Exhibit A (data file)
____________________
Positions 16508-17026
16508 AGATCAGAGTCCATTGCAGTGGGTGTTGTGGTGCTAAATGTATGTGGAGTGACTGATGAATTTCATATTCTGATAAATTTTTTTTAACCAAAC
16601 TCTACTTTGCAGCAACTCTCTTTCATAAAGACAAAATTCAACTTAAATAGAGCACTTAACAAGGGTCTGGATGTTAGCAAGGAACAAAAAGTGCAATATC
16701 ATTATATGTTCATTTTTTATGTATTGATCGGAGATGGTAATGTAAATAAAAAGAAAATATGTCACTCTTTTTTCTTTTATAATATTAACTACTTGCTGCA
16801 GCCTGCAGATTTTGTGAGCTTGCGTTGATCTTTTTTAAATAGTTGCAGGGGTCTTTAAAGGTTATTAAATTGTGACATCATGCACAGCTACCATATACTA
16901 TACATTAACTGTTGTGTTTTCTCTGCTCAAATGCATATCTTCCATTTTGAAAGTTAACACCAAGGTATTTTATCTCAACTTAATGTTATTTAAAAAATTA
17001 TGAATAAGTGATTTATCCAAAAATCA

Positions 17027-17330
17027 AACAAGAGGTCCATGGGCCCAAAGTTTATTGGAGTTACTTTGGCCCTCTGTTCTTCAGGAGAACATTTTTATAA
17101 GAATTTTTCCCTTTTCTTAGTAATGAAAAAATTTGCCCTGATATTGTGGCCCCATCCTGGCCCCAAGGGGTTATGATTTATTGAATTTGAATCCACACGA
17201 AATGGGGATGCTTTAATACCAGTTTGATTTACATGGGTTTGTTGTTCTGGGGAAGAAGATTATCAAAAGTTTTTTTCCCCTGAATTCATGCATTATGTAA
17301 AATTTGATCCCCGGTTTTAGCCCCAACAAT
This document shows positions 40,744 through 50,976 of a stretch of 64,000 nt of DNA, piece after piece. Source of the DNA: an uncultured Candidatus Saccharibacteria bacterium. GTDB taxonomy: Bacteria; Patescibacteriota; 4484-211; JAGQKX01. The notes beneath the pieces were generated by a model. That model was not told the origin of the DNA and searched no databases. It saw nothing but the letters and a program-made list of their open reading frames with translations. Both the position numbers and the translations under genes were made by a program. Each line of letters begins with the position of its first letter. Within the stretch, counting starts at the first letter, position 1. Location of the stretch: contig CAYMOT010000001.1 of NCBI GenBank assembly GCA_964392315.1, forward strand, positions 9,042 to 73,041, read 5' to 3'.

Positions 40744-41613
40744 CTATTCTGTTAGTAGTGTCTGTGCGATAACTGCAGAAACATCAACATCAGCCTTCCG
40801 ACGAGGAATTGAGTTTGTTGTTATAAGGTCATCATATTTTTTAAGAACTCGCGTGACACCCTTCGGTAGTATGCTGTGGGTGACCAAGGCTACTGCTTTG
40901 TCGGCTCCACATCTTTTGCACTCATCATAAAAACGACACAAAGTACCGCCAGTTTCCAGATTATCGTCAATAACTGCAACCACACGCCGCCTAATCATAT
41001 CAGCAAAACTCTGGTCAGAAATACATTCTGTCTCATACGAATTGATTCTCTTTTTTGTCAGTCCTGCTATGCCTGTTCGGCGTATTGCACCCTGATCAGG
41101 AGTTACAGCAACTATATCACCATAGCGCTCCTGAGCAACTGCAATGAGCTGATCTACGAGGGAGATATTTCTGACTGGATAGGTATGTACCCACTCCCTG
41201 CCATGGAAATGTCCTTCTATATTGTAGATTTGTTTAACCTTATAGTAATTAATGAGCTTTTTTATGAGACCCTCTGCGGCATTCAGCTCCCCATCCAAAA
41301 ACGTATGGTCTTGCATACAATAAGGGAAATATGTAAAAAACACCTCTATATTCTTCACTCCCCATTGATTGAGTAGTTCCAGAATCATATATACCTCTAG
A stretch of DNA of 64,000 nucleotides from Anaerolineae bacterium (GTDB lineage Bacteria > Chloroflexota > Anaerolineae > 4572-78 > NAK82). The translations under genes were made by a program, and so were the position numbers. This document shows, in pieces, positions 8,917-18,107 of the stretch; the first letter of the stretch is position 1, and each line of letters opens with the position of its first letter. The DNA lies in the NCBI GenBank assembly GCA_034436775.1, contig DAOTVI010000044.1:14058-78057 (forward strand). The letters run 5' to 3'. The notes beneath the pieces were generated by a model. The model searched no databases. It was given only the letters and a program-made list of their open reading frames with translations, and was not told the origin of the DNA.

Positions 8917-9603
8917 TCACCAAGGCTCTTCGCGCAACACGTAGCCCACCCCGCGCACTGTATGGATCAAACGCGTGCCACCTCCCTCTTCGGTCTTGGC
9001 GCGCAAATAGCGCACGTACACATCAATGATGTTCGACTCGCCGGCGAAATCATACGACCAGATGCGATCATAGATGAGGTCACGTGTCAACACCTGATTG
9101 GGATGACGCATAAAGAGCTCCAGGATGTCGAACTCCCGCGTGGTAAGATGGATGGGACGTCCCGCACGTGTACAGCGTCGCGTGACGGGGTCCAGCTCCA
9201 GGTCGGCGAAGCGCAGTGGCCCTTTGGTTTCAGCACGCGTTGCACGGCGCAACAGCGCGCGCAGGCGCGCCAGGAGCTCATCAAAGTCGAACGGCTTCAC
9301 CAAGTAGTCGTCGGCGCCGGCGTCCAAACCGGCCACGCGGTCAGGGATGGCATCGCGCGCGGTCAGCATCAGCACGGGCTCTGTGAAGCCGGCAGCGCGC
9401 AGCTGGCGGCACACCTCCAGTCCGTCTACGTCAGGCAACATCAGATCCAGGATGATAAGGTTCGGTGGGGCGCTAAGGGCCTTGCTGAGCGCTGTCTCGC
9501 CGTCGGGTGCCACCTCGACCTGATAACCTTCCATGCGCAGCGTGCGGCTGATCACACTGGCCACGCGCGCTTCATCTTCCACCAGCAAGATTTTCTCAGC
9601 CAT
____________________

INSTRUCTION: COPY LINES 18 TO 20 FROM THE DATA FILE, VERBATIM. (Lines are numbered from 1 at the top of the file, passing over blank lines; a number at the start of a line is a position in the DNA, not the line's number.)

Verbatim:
41001 CAGCAAAACTCTGGTCAGAAATACATTCTGTCTCATACGAATTGATTCTCTTTTTTGTCAGTCCTGCTATGCCTGTTCGGCGTATTGCACCCTGATCAGG
41101 AGTTACAGCAACTATATCACCATAGCGCTCCTGAGCAACTGCAATGAGCTGATCTACGAGGGAGATATTTCTGACTGGATAGGTATGTACCCACTCCCTG
41201 CCATGGAAATGTCCTTCTATATTGTAGATTTGTTTAACCTTATAGTAATTAATGAGCTTTTTTATGAGACCCTCTGCGGCATTCAGCTCCCCATCCAAAA